UPDATE tasks
      SET status='RESERVED', machineName='m'
      FROM tasks t
      inner join (SELECT TOP 1000 * from tasks WHERE Status=null and machineName is null ORDER BY CreationTime) t2
      on t.RECORD_ID =t2.RECORD_ID
/*        WHERE machineName is null                is this line even needed?    */

What happens here?  Do these block and everything just works and I get up to 1000 rows (it there are at least 1000 rows in the database?)  I think if this is the case, then this is what I want.

I have no idea how to verify how this will be treated with sample data.  I saw how I could use transactions to do the following:

I could start transaction, do the select and basically session2 would just wait.. But how can I verify how the same concurrent update is treated?  i.e., will the other always wait to start like a critical section (if read committed is the isolation level)?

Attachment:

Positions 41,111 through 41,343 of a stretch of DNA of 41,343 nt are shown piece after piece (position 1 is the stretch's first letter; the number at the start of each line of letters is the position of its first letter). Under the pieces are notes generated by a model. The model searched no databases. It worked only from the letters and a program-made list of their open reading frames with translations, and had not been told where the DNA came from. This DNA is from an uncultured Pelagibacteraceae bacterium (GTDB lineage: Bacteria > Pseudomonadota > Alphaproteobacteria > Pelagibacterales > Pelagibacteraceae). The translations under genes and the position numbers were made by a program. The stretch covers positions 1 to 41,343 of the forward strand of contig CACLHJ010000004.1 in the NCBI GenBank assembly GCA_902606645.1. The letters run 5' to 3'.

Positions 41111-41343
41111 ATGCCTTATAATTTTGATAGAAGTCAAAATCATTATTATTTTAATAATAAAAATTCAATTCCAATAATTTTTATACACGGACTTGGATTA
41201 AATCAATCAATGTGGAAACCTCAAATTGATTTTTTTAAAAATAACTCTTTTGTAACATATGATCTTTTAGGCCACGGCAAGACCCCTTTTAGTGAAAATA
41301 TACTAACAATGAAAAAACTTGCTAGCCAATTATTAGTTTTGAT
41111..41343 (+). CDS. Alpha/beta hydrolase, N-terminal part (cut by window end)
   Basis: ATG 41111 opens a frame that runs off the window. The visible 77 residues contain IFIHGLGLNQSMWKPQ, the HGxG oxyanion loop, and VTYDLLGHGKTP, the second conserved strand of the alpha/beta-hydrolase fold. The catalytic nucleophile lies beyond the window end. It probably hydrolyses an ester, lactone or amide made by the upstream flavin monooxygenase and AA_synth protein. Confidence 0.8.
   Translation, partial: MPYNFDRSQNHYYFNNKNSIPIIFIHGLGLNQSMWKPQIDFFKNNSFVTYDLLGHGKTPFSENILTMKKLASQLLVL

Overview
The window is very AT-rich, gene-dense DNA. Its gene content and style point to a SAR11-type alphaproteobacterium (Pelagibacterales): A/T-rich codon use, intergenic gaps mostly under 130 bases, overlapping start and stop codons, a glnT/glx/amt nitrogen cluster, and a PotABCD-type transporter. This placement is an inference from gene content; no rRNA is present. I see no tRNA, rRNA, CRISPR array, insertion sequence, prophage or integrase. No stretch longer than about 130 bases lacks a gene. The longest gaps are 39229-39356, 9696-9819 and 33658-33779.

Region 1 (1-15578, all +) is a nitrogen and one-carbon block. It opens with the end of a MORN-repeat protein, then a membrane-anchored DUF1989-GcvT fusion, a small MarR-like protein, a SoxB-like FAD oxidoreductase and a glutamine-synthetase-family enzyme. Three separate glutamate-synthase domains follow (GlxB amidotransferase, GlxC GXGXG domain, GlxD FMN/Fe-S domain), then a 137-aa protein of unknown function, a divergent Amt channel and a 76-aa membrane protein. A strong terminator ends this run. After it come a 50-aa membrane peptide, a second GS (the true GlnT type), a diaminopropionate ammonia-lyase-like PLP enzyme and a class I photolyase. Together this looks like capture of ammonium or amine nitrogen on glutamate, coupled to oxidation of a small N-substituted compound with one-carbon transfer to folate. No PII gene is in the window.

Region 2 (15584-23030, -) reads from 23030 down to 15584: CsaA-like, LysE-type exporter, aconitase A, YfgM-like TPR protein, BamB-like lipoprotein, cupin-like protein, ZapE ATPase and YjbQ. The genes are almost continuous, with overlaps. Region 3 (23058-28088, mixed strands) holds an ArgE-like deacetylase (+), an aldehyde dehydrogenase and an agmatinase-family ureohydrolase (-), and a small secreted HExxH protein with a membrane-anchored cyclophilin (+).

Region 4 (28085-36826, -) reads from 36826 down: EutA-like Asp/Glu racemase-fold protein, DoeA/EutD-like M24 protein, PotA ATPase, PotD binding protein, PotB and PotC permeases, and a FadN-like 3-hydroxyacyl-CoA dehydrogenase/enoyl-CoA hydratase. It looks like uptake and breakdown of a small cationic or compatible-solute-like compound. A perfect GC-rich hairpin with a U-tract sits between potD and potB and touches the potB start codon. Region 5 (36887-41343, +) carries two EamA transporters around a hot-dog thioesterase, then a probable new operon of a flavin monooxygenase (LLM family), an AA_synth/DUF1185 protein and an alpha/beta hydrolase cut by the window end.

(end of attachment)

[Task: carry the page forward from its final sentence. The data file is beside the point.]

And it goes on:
Is the above update with the inner join on the select similar to the way the following transactions would be treated?

session 1                                 session 2
-------------------                          --------------
Start transaction                    Start transaction
Do a select                               Do a select
do an update                          do an update
commit                                     commit

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So sorry for all these questions... Just really hoping to get this going.. You will basically be saving my life.

Thanks a lot,
Mike
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by:thready
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Basically, I'm wondering if UPDATE tasks (inner join select...) will be treated as a transaction since it's one statement (or is it considered two?)